We talked with frontman Bardo Martinez about contemporary dystopias, what freedom means, and the uniqueness of growing up Chicano.

(For more with Chicano Batman, tune into the February 25th edition of the Bandcamp Weekly)

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The Rock ‘n’ Soul of Olivier St. Louis 

Oliver St Louis

D.C.-born, Berlin-based singer/producer Olivier St. Louis (formerly Olivier Daysoul) has made a name for himself through his collaborations with renowned electronic music producers like Onra and Hudson Mohawke, as well as through his role as a member of Oddisee’s tight live band, Good Company. In that context his latest, Ever Since The Fall, represents something of a stylistic departure.. Packed with dark, electrifying tones, and St. Louis’s bold, sanctified vocals, Ever Since the Fall is a majestic collection of polished, elegant guitar rock that’s deeply informed by the blues. During rehearsals in preparation for his U.S. tour with Oddisee, we spoke with St. Louis about his newest project and the art of infusing new songs with the spirit of old traditions.

So, could you give a little insight into your background and how you got into music?

Sure. My mother’s Haitian and my father’s Cameroonian. I was born and raised in Washington D.C until the age of 10. Then, I spent the rest of my formative years—up to the age of 18—studying in England at a boarding school. Although I came from a family that prided itself on education first, there was a great appreciation for music. We have a few opera singers and some classically-trained pianists in the family. Although it was mostly classical, there [was sometimes] soul, jazz, and funk often playing in the background at home. My mother was a big fan of Anita Baker, Marvin Gaye, and The Brothers Johnson. So I was influenced by music very early on. I didn’t really consider music as a career, however until I was at university. A random meeting with someone on the bus, while en route to returning a mic to record some demos, introduced me to a whole music scene in D.C. that I wasn’t entirely aware of at the time. Everything branched off from there.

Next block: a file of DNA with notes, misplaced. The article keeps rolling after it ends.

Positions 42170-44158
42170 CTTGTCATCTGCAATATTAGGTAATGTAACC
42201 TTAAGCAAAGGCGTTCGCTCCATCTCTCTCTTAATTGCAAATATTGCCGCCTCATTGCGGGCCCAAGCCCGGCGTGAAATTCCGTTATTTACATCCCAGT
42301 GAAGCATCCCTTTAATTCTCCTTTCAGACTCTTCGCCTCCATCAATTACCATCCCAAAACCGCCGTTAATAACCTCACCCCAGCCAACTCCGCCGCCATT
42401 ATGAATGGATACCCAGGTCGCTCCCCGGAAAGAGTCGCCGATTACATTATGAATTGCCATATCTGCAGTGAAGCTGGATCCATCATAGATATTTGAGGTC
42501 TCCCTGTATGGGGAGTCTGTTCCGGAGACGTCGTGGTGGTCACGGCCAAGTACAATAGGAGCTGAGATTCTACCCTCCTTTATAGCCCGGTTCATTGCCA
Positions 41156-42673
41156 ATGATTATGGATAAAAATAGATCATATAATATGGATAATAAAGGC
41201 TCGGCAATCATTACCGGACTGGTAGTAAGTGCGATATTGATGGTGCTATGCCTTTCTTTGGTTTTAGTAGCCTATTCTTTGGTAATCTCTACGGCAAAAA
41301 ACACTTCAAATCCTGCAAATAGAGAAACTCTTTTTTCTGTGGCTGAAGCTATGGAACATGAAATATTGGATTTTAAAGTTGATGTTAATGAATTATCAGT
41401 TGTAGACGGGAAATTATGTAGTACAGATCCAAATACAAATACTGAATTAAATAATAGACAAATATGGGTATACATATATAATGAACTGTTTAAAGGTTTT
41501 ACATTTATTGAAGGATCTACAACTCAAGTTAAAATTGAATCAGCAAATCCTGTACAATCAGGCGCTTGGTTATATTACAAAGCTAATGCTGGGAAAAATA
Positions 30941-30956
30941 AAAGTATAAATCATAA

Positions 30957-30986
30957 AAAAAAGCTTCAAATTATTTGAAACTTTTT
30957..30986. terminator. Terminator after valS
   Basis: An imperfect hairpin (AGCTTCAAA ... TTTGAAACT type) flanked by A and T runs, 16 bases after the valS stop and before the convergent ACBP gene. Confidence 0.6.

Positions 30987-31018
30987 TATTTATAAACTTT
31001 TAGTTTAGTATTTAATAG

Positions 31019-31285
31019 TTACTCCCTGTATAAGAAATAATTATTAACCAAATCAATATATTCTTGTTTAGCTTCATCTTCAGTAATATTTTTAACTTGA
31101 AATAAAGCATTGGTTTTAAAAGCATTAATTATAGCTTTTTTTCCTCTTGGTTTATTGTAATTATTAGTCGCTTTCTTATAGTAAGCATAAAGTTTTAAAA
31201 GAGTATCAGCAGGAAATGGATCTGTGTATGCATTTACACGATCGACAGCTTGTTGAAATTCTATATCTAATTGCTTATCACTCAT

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“I Hustle From Sunup to Sundown and Even Then I Need a Night Light”: Hezekiah’s Remarkable Comeback


2016 was a tough year for the U.S. as a whole, marked by political unrest and the loss of many beloved public figures; for Philadelphia-based rapper, producer, and singer Hezekiah, it was just as eventful on a smaller scale, replete with professional triumphs and personal tragedy. His funky rock outfit, Johnny Popcorn, dropped their catchy, hard-hitting, anthemic opus Totem Poleand Hezekiah was struck with a sudden brain aneurysm that hospitalized him and (very briefly) limited his musical output.